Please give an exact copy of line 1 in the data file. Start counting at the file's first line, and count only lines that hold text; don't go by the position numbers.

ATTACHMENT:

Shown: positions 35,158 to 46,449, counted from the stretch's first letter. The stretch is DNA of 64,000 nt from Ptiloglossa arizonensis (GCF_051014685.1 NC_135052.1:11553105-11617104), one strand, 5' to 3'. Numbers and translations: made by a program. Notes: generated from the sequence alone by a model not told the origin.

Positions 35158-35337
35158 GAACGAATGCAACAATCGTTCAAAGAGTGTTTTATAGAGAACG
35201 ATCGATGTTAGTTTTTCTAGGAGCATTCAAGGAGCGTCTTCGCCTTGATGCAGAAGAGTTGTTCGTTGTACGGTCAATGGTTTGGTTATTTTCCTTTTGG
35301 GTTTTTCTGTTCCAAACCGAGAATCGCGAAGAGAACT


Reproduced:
Shown: positions 35,158 to 46,449, counted from the stretch's first letter. The stretch is DNA of 64,000 nt from Ptiloglossa arizonensis (GCF_051014685.1 NC_135052.1:11553105-11617104), one strand, 5' to 3'. Numbers and translations: made by a program. Notes: generated from the sequence alone by a model not told the origin.